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WILL VACCINES AGAINST HUMAN ADDITIONAL VIRUS HELP PREVENT Cervical Cancer?

Printed by: Ž. Gudlevičienė , J. Ivanucha. “Will vaccines against the human papillomavirus help prevent cervical cancer?” Internistas, 2005, 4 (45), 91-94

 

Živilė Gudlevičienė, Julija Ivanucha. Institute of Oncology, Vilnius University

Summary

Cervical cancer is one of the most common cancers in lithuania. Cervical cancer is attributed to persistent infection with a ‘high-risk’ subset of human papillomaviruses (HPV). At present, optimal treatment of cervical cancer combines surgery or radiotherapy with adjuvant chemotherapy. Prevention and early detection of cervical cancer relies on cytology screening programmes. Further, present treatments and to a large extent present screening strategies do not acknowledge the viral etiology of this common cancer. Vaccines to prevent human papillomavirus infection and cervical cancer are part of a new era of cancer immunotherapy.

 

Keywords: cervical cancer, HPV, vaccination, immunotherapy

 

Summary

in Lithuania, cervical cancer ranks 4th in terms of the incidence of malignant neoplasms among women. Long-term persistent human papillomavirus (HPV) infection is essential for the development of cervical cancer. Currently, the main treatment for cervical cancer is surgery, combined with radiotherapy or chemotherapy. The prevention and early diagnosis of cervical cancer is based on cytological screening programs. However, the viral etiology of this disease is not taken into account in the treatment of this pathology and in the implementation of existing screening programs. The development of vaccines that protect against human papillomavirus infection and, at the same time, cervical cancer is the direction of a new era in cancer immunotherapy.

 

Keywords: cervical cancer, HPV, vaccination, immunotherapy

 

INTRODUCTION

Cervical cancer is one of the most common oncological diseases in women worldwide. About 250,000 women die from the disease each year (1). in lithuania, cervical cancer ranks 4th in terms of the incidence of malignant neoplasms among women. Mortality from cervical cancer in our country is one of the highest in Europe (2). A selective screening program for women for cervical pathology was launched in Lithuania only in 2004. A long-lasting viral infection, the human papillomavirus, is particularly important for the development of cervical cancer, especially in high-risk oncogenic types (1). Currently, the main treatment for cervical cancer is surgical combination with radiotherapy or chemotherapy (Table 1). In this way, almost 100 percent. cases of localized non-advanced cancer. Widespread cancer, which is most commonly diagnosed in developing countries, is not thought to be curable. At present, the prevention and early diagnosis of cervical cancer is based on screening programs aimed at reducing cervical cancer mortality. Cervical cancer is more common (about 80% of all cervical cancers) diagnosed in countries that do not have screening programs and adequate treatment. However, the viral etiology of this disease is not taken into account in the treatment of this pathology and in the implementation of existing screening programs. (3).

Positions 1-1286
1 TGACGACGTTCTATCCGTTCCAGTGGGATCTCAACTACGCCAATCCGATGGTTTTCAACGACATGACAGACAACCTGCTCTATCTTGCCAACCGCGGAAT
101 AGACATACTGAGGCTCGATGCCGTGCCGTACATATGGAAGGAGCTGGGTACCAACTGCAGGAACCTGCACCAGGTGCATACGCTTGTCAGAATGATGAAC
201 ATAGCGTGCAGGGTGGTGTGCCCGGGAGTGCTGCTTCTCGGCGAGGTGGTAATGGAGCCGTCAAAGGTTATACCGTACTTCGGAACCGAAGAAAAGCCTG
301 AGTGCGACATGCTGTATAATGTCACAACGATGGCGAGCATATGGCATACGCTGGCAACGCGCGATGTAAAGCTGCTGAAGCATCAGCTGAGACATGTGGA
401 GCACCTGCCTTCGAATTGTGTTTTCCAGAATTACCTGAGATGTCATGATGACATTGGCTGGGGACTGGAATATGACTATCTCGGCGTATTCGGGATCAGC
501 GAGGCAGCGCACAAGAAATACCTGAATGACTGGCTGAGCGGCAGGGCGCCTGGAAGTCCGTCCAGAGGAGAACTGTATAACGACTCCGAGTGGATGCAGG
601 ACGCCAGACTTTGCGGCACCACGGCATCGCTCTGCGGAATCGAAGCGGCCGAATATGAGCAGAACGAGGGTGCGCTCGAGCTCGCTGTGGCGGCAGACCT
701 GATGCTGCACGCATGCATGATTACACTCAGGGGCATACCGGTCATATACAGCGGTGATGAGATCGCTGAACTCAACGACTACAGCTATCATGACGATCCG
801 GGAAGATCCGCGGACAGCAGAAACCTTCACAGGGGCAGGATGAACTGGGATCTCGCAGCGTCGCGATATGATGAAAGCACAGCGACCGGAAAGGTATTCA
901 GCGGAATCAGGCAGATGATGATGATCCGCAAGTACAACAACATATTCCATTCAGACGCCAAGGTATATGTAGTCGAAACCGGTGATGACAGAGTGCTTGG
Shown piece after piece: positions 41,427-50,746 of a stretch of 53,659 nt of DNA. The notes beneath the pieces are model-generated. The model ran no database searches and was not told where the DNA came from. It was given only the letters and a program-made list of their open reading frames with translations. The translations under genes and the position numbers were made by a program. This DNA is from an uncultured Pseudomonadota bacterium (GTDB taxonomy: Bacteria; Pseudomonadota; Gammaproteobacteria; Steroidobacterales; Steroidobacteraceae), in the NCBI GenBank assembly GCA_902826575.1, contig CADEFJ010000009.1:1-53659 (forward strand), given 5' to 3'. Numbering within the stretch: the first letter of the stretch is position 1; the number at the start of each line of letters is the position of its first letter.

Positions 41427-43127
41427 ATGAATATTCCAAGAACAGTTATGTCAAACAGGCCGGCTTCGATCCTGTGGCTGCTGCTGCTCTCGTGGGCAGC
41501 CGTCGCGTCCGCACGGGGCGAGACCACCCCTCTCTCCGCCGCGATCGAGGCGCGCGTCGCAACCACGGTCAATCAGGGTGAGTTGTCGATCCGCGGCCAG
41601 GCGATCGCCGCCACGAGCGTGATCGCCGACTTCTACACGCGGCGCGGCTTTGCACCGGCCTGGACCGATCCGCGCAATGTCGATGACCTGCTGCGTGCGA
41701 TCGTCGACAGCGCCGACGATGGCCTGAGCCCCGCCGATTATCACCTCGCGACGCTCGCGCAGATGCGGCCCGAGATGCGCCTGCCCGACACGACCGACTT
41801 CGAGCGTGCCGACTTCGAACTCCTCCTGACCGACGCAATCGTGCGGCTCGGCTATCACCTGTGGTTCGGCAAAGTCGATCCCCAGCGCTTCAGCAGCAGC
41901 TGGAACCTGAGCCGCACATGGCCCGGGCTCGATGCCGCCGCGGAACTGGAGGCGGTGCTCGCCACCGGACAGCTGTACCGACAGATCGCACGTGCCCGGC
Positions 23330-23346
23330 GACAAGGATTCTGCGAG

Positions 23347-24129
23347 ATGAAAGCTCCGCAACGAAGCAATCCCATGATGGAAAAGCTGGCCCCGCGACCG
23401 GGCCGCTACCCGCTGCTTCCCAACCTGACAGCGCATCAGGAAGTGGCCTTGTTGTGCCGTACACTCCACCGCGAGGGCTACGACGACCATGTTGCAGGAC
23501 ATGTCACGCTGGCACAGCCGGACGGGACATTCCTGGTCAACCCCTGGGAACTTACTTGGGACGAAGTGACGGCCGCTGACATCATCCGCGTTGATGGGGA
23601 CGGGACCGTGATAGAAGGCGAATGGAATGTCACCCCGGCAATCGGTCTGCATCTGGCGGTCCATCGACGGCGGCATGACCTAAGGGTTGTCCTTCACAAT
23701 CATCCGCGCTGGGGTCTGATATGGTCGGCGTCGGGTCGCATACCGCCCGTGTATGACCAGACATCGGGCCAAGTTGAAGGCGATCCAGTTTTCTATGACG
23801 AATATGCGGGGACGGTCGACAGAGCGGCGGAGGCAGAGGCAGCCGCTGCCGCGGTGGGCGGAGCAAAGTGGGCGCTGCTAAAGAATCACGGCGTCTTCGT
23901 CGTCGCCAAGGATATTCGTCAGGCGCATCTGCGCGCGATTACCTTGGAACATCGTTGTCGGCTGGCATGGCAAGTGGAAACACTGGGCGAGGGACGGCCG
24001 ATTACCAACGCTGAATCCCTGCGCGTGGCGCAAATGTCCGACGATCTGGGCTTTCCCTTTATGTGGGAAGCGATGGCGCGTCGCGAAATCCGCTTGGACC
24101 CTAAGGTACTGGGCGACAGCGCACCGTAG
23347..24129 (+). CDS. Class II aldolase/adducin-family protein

1 lentelė. Cervical Cancer
  • Second in the world among women in the incidence of oncological diseases
  • 250,000 new cases per year; most often in the world in 30-50 years. aged women
  • about 500 women get sick in Lithuania every year
  • Develops over many years with persistence of HPV infection, especially in high-oncogenic risk types
  • Pre-neoplastic diseases (CINs) develop early after infection with HPV
  • In CIN and invasive cancer, HPV DNA is integrated and viral proteins are expressed
  • Genetic predisposition exists (MHC interface – HLA-DQ? Locus, race)
  • Increased morbidity after immunosuppression (HIV infection and immunosuppressive drugs)
  • The influence of environmental factors (smoking or the use of oral contraceptives) is controversial
Protection and treatment
  • Cytological screening programs for cervical pathology
  • Surgical and radiotherapeutic methods are used to treat early-stage cancer
  • Late-stage cancer deaths are caused by a locally advanced process rather than distant metastases.

 

 

LINK BETWEEN Cervical CANCER AND HUMAN ADDITIONAL VIRUS INFECTION

Viral or bacterial infection is important for the development of cancer in some localities. Prevention of hepatocellular carcinoma using hepatitis B virus (HBV) vaccines is already underway (4). The first of the researchers in viral carcinogenesis, Zur Hausen (5), observed an association between human papillomavirus (HPV) infection and cervical cancer. This view was later confirmed by many other researchers in in vivo studies. The studies investigated the molecular mechanisms: immortalization of cells caused by HPV infection and the associated development of cervical cancer.